You know, despite having become a huge fan of all sorts of American-made Belgian beer styles in the last few years, Belgian beer that is actually from Belgium can still be something of an oddity for me. I find it much more difficult to select a random Belgian beer off one of the shelves than a comparable American brew, unless I recognize it as being a trappist ale or something else that I figure is a near guarantee of quality. A lot of the breweries I just don’t know, and it’s not like there’s a lot of helpful English description on the side of the bottle to enlighten me.
In the end, I often find myself looking at a beer I don’t fully understand, noting how much more expensive it is than the American-style brew from a brewery I know, and then putting it back on the shelf and buying the “better deal.”
So it was with heightened interest that I actually purchased and tried De Dolle Special Extra Export Stout the other day. Why did I do it? Well, the guy at the package store said “You should try this,” and then graciously allowed me to buy a single bottle, that’s why. And I don’t say no to that sort of thing. It’s part of my “accepting things from strangers” rules–if the thing is beer, then you always say “yes, yes, a thousand times yes.”
What do I expect? I have no idea. “Belgian stout” is such a nebulous pseudo-style that seems like it can taste anywhere from “stout” to “quadrupel” at will. And I am afraid of all the extra descriptors–were “extra” and “export” really needed after “special”? Anyway, on to the tasting.
NOTES: 330 ml bottle (METRIC SYSTEM RAAAAAGGGHHHH) poured into a tulip glass.
ABV: 9%, Belgian foreign export stout
APPEARANCE: Explosive carbonation fills the whole glass and then takes ages to dissipate. Extremely carbonated. Not sure if this is somehow my fault, but it takes a half hour to really pour the whole thing.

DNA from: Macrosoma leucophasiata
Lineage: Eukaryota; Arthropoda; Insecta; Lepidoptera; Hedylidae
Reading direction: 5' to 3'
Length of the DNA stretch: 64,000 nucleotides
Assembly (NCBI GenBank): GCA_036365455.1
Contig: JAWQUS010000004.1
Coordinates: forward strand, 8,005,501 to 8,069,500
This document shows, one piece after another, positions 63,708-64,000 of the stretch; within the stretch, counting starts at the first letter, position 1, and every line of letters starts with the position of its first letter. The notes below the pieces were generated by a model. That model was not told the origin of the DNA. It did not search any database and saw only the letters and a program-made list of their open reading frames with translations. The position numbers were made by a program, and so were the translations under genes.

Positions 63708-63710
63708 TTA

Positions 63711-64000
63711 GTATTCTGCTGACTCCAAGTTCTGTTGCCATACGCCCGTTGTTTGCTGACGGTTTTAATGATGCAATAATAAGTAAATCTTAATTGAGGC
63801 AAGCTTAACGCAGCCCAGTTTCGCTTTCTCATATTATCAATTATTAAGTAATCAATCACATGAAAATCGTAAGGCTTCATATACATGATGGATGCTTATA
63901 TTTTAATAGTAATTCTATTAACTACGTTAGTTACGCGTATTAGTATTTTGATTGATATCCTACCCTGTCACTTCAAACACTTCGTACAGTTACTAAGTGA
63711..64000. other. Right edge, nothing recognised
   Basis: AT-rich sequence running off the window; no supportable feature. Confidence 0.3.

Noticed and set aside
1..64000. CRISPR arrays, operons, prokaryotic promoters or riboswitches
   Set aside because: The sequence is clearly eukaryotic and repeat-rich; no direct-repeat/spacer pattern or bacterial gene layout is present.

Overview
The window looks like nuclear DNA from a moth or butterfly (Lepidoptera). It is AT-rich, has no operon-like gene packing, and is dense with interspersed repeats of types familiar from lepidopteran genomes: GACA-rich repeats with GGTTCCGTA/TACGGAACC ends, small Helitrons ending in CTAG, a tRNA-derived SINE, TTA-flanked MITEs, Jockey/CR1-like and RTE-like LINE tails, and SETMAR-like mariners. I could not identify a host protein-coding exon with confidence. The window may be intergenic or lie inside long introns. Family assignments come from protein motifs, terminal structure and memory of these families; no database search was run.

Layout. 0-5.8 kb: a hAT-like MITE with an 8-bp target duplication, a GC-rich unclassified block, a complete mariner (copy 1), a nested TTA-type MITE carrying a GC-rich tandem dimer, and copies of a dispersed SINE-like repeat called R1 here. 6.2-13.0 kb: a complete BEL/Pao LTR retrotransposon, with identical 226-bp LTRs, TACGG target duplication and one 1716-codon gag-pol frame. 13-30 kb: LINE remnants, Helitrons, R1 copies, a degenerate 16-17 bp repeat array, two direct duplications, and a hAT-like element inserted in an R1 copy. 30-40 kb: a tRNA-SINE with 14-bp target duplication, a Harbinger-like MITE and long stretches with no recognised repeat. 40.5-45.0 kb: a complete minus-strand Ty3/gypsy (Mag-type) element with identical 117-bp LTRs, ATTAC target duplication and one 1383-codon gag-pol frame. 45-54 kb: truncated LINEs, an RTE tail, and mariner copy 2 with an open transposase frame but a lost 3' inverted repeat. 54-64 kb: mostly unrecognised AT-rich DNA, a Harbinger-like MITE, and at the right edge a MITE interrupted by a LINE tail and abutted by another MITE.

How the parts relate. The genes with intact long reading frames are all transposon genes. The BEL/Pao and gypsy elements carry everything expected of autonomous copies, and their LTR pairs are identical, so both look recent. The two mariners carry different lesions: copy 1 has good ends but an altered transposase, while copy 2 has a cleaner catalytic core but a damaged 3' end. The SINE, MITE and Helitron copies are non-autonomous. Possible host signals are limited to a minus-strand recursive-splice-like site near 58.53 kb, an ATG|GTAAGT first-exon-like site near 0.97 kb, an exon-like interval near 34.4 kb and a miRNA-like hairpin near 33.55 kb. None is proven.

AROMA: Sour cherries and intense, vinous, sweet fruit aromas. Grape? Some archetypal Belgian funkiness on the back end, but mostly a fruit bomb. Smells kind of like a quad.
TASTE: After smelling it, I was afraid that this was going to be all fruit, but here it’s clear that this actually is a “stout.” There’s helpings of roast, and fruit and a low level of sour tang. There’s enough roastiness to keep it from being totally out-there, which I appreciate. There’s some booze, but it definitely doesn’t taste like 9% abv beer. These elements all work together in good harmony. Think like, chocolate-covered cherries.
MOUTHFEEL: Prickly carbonation. I don’t know what was going on with this bottle, carb-wise. I’ve experienced this with a few beers from Belgium. In this case though, it makes the mouthfeel lighter than a 9% beer would normally be, which is okay with me.
DRINKABILITY: Really quite high, for something so strong and with a good amount of residual sugar.
OVERALL: I am pleasantly surprised. It’s a very satisfying balance, especially as it warms. You’ve got equal elements of sour, roast and fruit working in harmony. It’s got it all. It’s almost like they just took a quadrupel (which I often find too sweet and cloying) and added a roasted element to dry it out just a tad. I give it a praise-worthy 3.5 hops.